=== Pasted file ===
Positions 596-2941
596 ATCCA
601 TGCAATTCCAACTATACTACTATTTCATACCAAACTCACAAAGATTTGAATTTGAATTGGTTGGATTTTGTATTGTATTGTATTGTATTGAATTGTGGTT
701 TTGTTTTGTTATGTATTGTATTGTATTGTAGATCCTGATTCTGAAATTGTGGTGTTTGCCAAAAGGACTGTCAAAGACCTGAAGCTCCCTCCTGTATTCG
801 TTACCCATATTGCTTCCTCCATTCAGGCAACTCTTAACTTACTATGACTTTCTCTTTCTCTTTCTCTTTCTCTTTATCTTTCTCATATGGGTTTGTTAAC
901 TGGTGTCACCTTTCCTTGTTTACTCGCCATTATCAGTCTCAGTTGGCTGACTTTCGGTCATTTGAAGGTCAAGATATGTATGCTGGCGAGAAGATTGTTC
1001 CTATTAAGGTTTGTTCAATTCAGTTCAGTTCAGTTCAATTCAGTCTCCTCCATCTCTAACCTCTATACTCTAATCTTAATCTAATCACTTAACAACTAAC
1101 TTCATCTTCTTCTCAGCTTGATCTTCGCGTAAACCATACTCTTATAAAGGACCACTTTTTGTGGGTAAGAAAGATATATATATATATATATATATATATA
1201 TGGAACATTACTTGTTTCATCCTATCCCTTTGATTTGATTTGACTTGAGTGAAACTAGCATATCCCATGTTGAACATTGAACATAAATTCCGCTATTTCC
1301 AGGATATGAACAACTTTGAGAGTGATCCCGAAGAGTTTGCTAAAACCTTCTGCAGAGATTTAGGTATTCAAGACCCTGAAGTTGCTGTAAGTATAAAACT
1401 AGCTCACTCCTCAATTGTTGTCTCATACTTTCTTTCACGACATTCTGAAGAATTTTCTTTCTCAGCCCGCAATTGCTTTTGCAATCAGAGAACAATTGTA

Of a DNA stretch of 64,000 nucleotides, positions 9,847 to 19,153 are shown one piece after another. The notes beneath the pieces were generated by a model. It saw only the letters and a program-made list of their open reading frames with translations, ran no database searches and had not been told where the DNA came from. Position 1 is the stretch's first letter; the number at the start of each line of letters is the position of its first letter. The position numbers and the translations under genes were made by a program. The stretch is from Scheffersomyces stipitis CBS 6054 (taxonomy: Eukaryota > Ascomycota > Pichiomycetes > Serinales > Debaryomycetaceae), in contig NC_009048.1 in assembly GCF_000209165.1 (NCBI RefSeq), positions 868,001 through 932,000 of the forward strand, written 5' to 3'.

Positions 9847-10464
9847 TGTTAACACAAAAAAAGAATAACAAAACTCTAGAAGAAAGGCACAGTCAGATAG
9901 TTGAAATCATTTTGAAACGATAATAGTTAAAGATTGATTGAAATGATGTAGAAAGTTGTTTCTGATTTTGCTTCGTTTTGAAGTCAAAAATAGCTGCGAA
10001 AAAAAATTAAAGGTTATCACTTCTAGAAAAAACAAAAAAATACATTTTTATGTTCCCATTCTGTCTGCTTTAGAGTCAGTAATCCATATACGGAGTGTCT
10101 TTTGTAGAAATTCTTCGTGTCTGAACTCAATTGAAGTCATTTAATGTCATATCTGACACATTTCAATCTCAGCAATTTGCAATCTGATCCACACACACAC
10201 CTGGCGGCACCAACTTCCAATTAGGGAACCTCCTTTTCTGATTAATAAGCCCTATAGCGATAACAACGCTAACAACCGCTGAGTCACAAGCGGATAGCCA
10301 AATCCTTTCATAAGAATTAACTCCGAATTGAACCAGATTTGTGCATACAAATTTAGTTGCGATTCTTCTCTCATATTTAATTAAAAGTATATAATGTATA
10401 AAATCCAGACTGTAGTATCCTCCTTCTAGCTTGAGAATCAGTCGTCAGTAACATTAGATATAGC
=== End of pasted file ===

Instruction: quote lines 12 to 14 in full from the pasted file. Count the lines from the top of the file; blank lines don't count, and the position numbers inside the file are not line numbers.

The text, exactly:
Of a DNA stretch of 64,000 nucleotides, positions 9,847 to 19,153 are shown one piece after another. The notes beneath the pieces were generated by a model. It saw only the letters and a program-made list of their open reading frames with translations, ran no database searches and had not been told where the DNA came from. Position 1 is the stretch's first letter; the number at the start of each line of letters is the position of its first letter. The position numbers and the translations under genes were made by a program. The stretch is from Scheffersomyces stipitis CBS 6054 (taxonomy: Eukaryota > Ascomycota > Pichiomycetes > Serinales > Debaryomycetaceae), in contig NC_009048.1 in assembly GCF_000209165.1 (NCBI RefSeq), positions 868,001 through 932,000 of the forward strand, written 5' to 3'.

Positions 9847-10464
9847 TGTTAACACAAAAAAAGAATAACAAAACTCTAGAAGAAAGGCACAGTCAGATAG